So that Safari doesn’t have to download the same stuff over and over again, it stores some web page content on your hard drive in a cache. This way Safari doesn’t have to download the same Google logo every time you want to do a web search, for example.
Sometimes, however, web pages change. If safari tries to mix cached content and new web content, sometimes these aspects aren’t compatible with each other. Often this can result in a page not loading correctly, but occasionally it can confuse Safari enough to cause a crash. Thankfully, the cache can be manually emptied by selecting Empty Cache from the Safari menu.
Culinary jokes aside, bad cookies have an unfairly bad reputation. In reality most cookies are nothing to fear, they cannot directly spy on you or delete your hard drive, cookies are simply pieces of data websites store on your computer for your convenience.
If a poorly designed, out-dated or corrupted cookie is stored on your system, and a website doesn’t handle it correctly, this may result in a crash, although it is more likely the website will simply not function correctly. If this continues, cookies can be deleted either individually or on mass from the Security tab of Safari’s preferences.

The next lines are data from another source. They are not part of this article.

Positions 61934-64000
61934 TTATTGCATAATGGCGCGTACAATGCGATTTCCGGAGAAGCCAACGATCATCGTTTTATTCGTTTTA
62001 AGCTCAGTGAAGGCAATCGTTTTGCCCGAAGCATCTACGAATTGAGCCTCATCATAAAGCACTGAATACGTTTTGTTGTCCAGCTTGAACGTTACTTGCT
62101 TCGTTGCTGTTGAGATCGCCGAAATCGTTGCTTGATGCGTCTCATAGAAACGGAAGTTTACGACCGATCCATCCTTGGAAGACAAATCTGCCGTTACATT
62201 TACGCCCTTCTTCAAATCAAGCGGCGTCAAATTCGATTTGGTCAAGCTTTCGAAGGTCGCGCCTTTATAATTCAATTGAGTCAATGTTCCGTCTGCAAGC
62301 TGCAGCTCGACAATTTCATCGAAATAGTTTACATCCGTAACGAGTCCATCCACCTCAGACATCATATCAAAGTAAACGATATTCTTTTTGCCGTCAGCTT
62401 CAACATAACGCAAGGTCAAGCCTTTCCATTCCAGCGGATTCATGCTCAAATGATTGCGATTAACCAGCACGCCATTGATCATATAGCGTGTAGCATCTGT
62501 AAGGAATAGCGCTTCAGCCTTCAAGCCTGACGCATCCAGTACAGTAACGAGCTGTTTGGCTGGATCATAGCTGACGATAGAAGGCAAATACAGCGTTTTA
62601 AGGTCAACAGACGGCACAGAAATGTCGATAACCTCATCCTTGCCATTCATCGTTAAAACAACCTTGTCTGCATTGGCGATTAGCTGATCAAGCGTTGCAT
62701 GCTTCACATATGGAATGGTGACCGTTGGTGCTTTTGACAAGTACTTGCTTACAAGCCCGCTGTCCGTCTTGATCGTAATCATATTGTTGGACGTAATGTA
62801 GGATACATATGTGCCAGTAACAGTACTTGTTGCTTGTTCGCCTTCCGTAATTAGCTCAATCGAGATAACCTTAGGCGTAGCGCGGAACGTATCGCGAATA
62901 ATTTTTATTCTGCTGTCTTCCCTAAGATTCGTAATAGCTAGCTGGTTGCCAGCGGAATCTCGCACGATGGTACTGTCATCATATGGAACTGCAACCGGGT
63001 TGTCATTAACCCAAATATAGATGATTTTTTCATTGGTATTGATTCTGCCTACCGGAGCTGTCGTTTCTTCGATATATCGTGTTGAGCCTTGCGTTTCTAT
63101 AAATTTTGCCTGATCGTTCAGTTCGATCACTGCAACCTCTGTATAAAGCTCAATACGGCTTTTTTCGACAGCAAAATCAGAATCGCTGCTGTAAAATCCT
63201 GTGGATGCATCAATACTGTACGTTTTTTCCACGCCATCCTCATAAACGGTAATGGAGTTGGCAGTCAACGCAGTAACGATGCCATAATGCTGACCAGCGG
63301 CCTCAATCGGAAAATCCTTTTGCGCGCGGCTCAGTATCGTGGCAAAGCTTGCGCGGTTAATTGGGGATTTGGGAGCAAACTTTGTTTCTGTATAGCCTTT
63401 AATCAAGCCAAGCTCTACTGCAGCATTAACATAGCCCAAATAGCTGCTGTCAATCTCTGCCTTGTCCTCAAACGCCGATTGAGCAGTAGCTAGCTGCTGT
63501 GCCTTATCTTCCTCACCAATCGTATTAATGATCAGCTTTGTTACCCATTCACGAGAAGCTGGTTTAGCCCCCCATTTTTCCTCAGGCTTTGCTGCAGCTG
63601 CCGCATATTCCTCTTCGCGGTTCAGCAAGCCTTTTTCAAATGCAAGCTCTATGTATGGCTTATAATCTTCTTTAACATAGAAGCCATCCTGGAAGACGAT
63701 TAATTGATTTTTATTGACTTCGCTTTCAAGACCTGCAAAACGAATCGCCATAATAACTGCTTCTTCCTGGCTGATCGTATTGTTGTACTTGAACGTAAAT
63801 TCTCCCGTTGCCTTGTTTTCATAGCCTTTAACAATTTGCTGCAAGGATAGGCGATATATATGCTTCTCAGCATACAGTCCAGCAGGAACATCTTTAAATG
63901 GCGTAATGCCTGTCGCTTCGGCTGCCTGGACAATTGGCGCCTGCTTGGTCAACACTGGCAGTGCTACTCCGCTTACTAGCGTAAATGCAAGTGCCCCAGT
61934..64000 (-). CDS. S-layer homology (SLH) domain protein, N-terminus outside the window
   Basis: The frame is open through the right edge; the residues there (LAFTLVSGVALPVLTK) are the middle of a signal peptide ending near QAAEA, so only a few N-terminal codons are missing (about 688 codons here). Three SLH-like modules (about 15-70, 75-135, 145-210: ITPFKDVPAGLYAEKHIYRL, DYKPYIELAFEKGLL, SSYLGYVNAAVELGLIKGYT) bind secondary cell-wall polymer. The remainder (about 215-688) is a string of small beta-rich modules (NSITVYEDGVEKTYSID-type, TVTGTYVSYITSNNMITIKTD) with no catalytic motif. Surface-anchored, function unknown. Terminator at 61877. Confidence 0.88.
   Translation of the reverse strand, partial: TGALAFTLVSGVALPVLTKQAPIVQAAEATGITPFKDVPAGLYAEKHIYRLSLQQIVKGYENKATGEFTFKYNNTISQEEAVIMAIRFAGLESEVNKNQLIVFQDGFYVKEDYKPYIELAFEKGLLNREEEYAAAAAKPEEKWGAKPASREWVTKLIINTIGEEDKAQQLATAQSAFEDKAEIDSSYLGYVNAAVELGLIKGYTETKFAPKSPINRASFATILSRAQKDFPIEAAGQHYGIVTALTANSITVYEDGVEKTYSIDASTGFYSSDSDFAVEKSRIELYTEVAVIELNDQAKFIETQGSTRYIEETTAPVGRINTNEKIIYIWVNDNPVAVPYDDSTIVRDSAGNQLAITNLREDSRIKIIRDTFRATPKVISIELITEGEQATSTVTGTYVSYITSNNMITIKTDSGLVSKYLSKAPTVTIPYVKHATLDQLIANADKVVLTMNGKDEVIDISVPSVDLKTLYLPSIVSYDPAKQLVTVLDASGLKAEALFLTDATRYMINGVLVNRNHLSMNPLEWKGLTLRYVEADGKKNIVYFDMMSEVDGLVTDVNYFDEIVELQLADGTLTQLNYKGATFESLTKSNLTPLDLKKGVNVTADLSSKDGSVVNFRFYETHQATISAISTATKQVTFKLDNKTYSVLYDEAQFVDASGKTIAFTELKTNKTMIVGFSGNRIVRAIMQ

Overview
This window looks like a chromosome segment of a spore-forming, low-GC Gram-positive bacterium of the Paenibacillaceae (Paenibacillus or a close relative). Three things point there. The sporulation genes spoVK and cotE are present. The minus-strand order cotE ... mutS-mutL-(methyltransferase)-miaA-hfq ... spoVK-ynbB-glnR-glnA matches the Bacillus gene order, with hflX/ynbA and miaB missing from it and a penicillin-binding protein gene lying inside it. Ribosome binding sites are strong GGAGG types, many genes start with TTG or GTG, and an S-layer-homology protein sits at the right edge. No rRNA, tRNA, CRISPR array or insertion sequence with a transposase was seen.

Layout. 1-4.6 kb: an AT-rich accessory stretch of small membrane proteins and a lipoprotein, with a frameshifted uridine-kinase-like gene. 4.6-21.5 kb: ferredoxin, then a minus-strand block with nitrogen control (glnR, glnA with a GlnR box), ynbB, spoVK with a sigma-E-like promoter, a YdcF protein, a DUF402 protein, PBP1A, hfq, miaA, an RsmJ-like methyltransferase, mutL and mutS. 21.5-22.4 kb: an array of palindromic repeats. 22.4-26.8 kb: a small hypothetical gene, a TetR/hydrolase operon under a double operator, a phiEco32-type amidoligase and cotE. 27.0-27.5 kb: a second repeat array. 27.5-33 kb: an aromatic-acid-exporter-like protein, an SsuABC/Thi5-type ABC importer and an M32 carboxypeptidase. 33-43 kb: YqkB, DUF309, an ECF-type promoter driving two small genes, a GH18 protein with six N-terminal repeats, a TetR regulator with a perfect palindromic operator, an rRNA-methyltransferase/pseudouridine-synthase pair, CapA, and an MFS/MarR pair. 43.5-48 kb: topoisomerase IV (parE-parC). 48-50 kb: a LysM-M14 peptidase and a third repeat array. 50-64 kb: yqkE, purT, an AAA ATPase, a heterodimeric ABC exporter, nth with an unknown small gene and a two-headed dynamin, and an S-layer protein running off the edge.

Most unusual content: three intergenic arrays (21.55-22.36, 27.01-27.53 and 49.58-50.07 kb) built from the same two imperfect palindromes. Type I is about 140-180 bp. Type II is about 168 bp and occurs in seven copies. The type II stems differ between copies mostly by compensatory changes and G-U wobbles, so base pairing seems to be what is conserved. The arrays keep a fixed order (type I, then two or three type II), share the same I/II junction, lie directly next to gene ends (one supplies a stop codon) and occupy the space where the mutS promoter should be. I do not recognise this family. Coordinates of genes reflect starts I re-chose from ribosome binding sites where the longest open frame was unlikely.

As well as cookies, Safari also stores information for some HTML5 websites in database storage. If HTML5 websites are causing issues these may have become corrupted. They can be deleted in that same way as cookies.
Apple’s comments on Flash’s unreliability aren’t without merit. Flash may be a common and powerful platform, but because Flash software tends to be heavy on resources and runs on several platforms, it can be unreliable. Occasionally this results in Safari crashing outright, but more often than not Flash is just a cause of serious slowdown.